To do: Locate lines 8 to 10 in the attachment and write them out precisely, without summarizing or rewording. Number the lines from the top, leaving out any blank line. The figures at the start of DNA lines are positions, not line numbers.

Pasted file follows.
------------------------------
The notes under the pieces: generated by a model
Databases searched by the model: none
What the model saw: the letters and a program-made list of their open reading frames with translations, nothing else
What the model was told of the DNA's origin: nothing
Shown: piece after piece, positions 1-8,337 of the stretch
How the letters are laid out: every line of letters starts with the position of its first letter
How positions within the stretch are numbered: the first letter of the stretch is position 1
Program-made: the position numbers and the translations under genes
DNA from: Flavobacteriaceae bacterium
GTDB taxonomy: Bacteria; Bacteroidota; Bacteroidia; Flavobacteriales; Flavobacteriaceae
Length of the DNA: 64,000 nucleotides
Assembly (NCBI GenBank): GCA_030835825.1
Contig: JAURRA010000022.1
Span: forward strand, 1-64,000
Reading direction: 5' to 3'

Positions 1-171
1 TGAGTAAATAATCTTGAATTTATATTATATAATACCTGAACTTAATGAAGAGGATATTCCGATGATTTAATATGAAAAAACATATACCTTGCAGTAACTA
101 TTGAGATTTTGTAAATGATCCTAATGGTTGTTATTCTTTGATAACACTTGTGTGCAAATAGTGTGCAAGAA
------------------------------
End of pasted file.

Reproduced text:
Program-made: the position numbers and the translations under genes
DNA from: Flavobacteriaceae bacterium
GTDB taxonomy: Bacteria; Bacteroidota; Bacteroidia; Flavobacteriales; Flavobacteriaceae